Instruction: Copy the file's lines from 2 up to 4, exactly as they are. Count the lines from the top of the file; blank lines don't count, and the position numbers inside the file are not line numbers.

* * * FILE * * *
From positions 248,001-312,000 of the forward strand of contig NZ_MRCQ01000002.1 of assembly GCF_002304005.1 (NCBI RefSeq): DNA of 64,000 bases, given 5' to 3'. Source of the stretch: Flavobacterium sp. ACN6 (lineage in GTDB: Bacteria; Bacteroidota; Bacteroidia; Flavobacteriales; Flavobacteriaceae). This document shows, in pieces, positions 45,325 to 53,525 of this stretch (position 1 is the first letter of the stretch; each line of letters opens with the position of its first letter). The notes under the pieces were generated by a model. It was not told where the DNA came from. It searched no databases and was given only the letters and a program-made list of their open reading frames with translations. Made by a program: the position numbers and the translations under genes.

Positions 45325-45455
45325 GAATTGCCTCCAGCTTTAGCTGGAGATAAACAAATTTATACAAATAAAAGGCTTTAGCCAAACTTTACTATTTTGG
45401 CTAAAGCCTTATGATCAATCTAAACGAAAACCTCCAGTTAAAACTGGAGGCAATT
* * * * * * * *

Positions 45325-45455
45325 GAATTGCCTCCAGCTTTAGCTGGAGATAAACAAATTTATACAAATAAAAGGCTTTAGCCAAACTTTACTATTTTGG
45401 CTAAAGCCTTATGATCAATCTAAACGAAAACCTCCAGTTAAAACTGGAGGCAATT